The state's Board of Public Utilities approved $2 million to fund 13 feasibility studies for a new micro-power grids that would power and connect Camden County's wastewater treatment plant to the Covanta Camden Energy Recovery Center, a waste-to-energy facility.
Among the areas that the study will be conducted for are Atlantic City, Camden County, Cape May County, Galloway Township, Highland Park, Hoboken, Hudson County, Middletown Township, Montclair Township, Neptune Township, the city of Paterson and Woodbridge Township.
Ultimately, the new microgrids will allow the two facilities to exchange electrical and thermal energy under normal conditions and during emergencies, such as strong storm conditions.
The results of the studies could lead to RFPs being issued for construction companies to build the microgrids by the towns or municipalities that would be affected. The cost of the microgrids will be determined as part of the studies, but is expected to exceed $50 million.
“Part of the feasibility study is to determine the development, construction and operational cost, the value of the benefits and overall size of each project to determine how to proceed with next steps,” a BPU spokesperson said in a prepared statement.
The use of treated wastewater by Covanta will allow the company to reduce its use of potable water and reduce stress on the local aquifer system.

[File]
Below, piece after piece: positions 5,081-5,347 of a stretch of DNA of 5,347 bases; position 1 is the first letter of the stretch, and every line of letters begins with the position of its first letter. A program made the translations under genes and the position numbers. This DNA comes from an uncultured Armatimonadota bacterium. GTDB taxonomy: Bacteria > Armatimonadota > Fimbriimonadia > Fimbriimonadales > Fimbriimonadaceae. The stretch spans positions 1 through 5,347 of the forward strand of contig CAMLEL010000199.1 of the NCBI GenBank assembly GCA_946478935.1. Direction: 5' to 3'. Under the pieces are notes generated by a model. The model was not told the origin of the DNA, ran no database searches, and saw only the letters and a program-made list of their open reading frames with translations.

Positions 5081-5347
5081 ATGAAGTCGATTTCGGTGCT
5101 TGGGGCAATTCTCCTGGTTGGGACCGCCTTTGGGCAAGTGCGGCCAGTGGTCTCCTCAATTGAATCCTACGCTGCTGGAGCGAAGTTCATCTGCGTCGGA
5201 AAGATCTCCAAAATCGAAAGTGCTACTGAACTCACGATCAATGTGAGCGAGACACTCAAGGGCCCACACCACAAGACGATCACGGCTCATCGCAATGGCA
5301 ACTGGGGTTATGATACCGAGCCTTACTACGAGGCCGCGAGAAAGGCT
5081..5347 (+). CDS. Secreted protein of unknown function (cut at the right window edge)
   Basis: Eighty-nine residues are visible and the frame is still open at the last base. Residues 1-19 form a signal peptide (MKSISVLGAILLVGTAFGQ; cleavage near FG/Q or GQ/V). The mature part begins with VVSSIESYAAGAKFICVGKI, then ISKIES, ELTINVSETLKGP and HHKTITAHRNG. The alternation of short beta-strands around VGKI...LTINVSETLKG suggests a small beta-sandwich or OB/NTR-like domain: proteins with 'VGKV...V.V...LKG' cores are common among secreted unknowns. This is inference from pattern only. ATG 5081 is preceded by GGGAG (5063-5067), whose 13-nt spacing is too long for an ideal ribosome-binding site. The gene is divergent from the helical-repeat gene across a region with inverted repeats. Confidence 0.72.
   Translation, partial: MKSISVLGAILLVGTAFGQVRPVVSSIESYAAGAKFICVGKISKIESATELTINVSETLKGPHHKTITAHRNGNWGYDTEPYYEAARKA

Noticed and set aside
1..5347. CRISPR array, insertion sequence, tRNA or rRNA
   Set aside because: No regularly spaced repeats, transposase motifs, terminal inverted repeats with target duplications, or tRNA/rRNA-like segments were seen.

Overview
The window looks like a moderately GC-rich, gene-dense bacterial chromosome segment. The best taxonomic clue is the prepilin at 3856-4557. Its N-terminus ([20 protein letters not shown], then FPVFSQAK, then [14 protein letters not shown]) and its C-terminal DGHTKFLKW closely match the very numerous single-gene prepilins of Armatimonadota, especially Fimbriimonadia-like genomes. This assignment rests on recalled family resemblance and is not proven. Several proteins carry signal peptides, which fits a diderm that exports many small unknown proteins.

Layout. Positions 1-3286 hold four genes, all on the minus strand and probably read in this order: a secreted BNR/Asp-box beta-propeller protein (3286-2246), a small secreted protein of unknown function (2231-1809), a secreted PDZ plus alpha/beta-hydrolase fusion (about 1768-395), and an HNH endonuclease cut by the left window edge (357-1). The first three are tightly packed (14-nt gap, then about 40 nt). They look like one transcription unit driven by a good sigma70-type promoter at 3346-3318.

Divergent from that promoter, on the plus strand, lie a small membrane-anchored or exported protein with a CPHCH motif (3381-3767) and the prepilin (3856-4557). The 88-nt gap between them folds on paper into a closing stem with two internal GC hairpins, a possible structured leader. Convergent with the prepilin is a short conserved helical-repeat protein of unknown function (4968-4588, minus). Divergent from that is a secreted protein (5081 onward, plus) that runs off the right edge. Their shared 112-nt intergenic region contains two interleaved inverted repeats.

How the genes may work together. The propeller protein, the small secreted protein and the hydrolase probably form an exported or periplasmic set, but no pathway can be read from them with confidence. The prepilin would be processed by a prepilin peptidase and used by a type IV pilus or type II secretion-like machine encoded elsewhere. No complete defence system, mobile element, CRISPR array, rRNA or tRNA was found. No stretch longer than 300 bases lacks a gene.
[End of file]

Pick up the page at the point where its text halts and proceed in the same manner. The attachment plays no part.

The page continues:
“The BPU sponsored microgrid project between Covanta and CCMUA will be an exceptional model of public/private collaboration and sustainability that will increase efficiency and resiliency for critical utility infrastructure,” Richard Sandner, general manager of Covanta’s New York/New Jersey region, said in a press release. “We sincerely appreciate the help and support of the Board of Public Utilities, the NJ Department of Environmental Protection and the NJ Environmental Infrastructure Trust.”
“We learned in the aftermath of Superstorm Sandy that wastewater treatment plants are extremely vulnerable to severe weather events and power outages, which is why having an independent power source is so critical,” Andy Kricun, executive director/chief engineer, CCMU, said in an announcement.